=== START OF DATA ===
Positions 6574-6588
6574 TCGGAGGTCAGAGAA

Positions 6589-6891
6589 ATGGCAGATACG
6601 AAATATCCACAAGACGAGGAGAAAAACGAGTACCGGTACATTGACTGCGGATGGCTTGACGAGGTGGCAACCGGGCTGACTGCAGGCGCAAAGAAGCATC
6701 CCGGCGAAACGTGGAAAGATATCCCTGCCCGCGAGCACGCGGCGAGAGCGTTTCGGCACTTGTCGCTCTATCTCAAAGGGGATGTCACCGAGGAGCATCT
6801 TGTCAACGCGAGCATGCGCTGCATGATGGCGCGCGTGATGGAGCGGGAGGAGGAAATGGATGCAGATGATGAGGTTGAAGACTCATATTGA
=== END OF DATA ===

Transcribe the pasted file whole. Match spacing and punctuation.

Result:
Positions 6574-6588
6574 TCGGAGGTCAGAGAA

Positions 6589-6891
6589 ATGGCAGATACG
6601 AAATATCCACAAGACGAGGAGAAAAACGAGTACCGGTACATTGACTGCGGATGGCTTGACGAGGTGGCAACCGGGCTGACTGCAGGCGCAAAGAAGCATC
6701 CCGGCGAAACGTGGAAAGATATCCCTGCCCGCGAGCACGCGGCGAGAGCGTTTCGGCACTTGTCGCTCTATCTCAAAGGGGATGTCACCGAGGAGCATCT
6801 TGTCAACGCGAGCATGCGCTGCATGATGGCGCGCGTGATGGAGCGGGAGGAGGAAATGGATGCAGATGATGAGGTTGAAGACTCATATTGA